The goal is normal blood sugar levels and if you can maintain that for the majority of your pregnancy, your likelihood of facing complications or requiring extra interventions are low.

Before you go, I’d love to hear from you.

  • If you have gestational diabetes, what are your biggest fears?
  • What information do you wish you would have been given at the very beginning to better manage your blood sugar and/or advocate for yourself?

Let us know in the comments below.

If you’ve just been diagnosed with GD or are finding it hard to maintain normal blood sugar when following the standard gestational diabetes diet, be sure to go through my FREE video series on managing gestational diabetes. Check it out here.

Until next week,

PS – Here are a few links we discussed today:
9 Myths About Gestational Diabetes
Evidence on Induction or C-section for Gestational Diabetes (Evidence Based Birth)
Does Gestational Diabetes always mean a Big Baby and Induction? (Evidence Based Birth)

Manage gestational diabetes without fear.

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Lily Nichols is a Registered Dietitian/Nutritionist, Certified Diabetes Educator, researcher, and author with a passion for evidence-based prenatal nutrition and exercise. Her work is known for being research-focused, thorough, and unapologetically critical of outdated dietary guidelines. She is the author of two bestselling books, Real Food for Pregnancy and Real Food for Gestational Diabetes.


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  1. I love this! I hope you have more podcast interviews in your schedule in the near future as I have exhausted them all 🙂 I could listen to you talk about GD all day! There is such a need for more RDNs like you, and I wish there were schools with an option to take this approach rather than the SAD approach.

    Also, I have random input for your website. If you could have a “search” for your blogs for keywords, it would be so helpful as I use them as reference often 🙂

    Thanks for all you do!

    • Yes, I’m always doing interviews! I’m looking to put together classes specifically for health professionals on this topic. Stay tuned.

      Good idea for the search option.

  2. This was EXCELLENT, Lily. There’s so much fear around gestational diabetes and I, too, felt like it was difficult for me to wrap my head around what to do about it. I found your book — and then your online course — and that put a lot of my fears at ease. You’re so right about tackling the fear with knowledge. If more docs were actually up to date on how to manage GD, and were better at talking with their patients about it (without fat shaming or guilting them into C-sections), it would be a much different story. Thanks for filling in that gap and putting the power back to moms.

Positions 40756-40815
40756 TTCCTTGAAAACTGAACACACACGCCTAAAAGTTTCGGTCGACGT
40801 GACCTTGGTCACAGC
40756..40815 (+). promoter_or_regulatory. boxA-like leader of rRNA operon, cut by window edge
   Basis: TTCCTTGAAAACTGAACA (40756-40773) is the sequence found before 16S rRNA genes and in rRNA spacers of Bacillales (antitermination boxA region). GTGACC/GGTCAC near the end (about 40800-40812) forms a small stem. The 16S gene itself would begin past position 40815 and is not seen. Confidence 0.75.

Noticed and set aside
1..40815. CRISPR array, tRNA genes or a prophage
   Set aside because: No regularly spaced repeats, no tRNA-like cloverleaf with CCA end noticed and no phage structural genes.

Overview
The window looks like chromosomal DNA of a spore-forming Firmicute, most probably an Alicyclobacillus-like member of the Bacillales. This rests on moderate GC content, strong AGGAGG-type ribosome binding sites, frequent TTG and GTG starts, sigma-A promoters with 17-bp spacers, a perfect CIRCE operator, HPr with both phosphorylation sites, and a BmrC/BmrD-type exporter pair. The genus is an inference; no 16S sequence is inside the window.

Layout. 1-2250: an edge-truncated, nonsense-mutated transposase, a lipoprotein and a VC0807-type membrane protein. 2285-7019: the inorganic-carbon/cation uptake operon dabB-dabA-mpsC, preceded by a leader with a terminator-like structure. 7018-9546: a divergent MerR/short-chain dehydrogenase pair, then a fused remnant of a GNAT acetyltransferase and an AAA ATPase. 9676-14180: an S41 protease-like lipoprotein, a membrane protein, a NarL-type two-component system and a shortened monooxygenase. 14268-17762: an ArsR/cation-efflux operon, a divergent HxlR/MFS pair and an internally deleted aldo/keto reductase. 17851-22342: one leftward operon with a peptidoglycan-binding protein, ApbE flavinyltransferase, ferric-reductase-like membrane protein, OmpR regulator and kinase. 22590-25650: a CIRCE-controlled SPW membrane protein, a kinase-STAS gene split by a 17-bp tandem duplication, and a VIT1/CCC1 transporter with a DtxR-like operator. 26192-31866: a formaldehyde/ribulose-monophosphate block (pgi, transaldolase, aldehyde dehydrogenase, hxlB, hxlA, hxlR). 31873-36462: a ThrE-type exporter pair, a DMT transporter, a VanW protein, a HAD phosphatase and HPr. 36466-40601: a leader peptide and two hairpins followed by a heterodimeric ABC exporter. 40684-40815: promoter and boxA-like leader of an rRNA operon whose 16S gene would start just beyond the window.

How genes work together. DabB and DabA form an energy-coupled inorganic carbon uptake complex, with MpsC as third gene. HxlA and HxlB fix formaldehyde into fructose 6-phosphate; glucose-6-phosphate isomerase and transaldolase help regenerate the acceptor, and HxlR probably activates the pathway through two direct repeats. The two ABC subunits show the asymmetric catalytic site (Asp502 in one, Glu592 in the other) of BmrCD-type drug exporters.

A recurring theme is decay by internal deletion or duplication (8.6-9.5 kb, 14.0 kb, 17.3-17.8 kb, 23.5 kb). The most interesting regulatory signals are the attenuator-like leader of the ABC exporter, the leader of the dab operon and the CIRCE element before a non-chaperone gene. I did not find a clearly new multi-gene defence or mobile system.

I wish I had just signed up for your course straight away, since that would have saved me weeks of worry (and high blood sugar from not knowing what to do PLUS all the stress that goes along with that). I’m glad I found your work though. You saved me from needing insulin and my son, Theo, was born at 7lb 10oz and had no isseus with low blood sugar. (My other son was over 10lb – I think I had GD, but was not diagnosed.) I can’t thank you enough.

  3. My doctor always would come back to the “big baby” risk and worries for complications in labor. During my first GD pregnancy my daughter was measuring “big” and they were expecting her to be over 9 lbs. She was born 7 lbs 13 oz at 40 weeks. I opted for a home birth with a midwife for my 2nd GD pregnancy and would always ask about the potential complications if baby was large. They never seemed overly anxious and assured me that there was a lot they could do during labor to assist delivery of a large baby. Baby boy was born at home at 41 weeks and was 9 lbs. 3 oz. Overall labor was much less dramatic than with my first. I also enjoyed my pregnancy more. I followed much of what worked in my first pregnancy (thanks to you) and didn’t obsess about my blood sugar numbers. I hated that my first diagnosis automatically gave me a high-risk label, even t though studies show well-managed gd pregnancies are no riskier than a “normal” pregnancy. Incidentally my midwife said that anecdotally they tend to see larger babies in non-gd pregnancy more often than with their gd clients. I’m done having kids, but am forever reading your stuff on gd as I am still angry with how my diagnosis and subsequent unnecessary stress clouded the end of my first pregnancy.